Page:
The fear is faced by one person, and he's very slow to get alarmed over the things that go bump in the night and the boogeyman he thinks he catches a glimpse of, many times.
But Ellison Oswalt (
And even as he is shocked at the images of mass drownings, group throat-slittings and immolation, and the pale satanic figure that turns up in reflections, in shadows and in the bottom of a pool in those old silent 8 mm movies, he doesn't recoil and flee the house where his boy has night terrors, his daughter is doing strange drawings on the wall and his wife (a fierce Juliet Rylance) wonders what's going on.
"This could be my 'In Cold Blood'!" Ellison insists. It'll be a hit book, make them rich and give them "that happy ending" that he longs for. Right.
Since a lot of his noisy, plainly supernatural encounters happen in the dark of night, you'd think that A) the rest of the family would be awakened by this racket unless B) this horror is happening inside his head, a la "The Shining."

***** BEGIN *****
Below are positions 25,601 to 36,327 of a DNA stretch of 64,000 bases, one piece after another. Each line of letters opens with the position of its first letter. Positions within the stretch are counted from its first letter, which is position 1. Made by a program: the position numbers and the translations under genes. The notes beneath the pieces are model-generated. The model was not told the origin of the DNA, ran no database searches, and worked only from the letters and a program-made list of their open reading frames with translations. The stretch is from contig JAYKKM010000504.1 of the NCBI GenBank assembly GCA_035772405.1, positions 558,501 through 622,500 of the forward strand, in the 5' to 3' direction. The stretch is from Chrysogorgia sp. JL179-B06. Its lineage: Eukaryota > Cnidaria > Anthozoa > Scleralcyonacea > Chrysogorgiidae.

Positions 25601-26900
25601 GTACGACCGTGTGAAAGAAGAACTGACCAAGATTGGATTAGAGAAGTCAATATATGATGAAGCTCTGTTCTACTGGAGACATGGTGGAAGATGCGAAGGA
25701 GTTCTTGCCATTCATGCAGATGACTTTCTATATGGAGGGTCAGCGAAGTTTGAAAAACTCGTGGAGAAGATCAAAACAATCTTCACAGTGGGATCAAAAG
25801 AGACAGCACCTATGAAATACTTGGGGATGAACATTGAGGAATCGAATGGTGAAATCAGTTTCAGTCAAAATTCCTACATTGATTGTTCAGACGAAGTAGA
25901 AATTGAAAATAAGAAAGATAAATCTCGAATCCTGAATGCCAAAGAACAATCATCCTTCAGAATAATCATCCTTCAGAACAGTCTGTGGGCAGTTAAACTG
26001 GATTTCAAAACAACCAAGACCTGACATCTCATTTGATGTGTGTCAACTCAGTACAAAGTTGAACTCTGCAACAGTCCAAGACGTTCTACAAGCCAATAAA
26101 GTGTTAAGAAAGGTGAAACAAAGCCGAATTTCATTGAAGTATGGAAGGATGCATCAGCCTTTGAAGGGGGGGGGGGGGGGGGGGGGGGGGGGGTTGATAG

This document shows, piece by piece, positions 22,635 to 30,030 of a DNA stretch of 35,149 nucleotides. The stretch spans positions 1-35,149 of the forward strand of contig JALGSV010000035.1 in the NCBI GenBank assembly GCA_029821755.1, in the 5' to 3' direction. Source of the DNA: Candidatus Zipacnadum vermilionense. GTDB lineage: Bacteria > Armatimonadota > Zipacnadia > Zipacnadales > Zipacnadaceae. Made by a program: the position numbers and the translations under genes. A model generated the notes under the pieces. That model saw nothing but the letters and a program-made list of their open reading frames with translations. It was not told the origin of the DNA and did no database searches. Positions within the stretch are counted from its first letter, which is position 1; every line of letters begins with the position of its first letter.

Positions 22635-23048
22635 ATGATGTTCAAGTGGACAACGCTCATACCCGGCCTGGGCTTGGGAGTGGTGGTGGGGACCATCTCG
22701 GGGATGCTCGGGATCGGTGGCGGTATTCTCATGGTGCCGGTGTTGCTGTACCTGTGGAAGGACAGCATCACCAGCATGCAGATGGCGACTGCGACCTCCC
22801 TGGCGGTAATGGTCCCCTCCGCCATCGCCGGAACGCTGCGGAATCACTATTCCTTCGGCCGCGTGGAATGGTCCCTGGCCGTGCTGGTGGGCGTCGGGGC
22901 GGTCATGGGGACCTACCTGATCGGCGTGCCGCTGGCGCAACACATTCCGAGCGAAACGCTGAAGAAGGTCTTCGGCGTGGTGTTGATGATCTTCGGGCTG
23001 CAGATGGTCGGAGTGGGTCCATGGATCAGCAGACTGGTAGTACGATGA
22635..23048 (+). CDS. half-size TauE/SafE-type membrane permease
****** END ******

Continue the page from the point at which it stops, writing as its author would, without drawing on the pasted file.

Since Ellison tends to belittle law enforcement in his books, the local sheriff (
Logical lapses aside, "Sinister" telegraphs its punches, letting the viewer mentally count down the seconds until the next, obvious cheap jolt or hair-raising flicker of what's "out there." We can time how long it will be before someone — a researcher (
Still, a tip of the hat to sound designers Marc Aramian and Dane Davis, who concocted a static-filled, scratchy old music-loop aural milieu for this spookiness. The silent movies are chillingly scored with their effects and Christopher Young's music.
If "Sinister" looked and played as insidiously as the soundtrack suggests, they'd have had something — another
'Sinister' -- 1 1/2 stars
MPAA rating: R (for disturbing violent images and some terror)
Running time: 1:49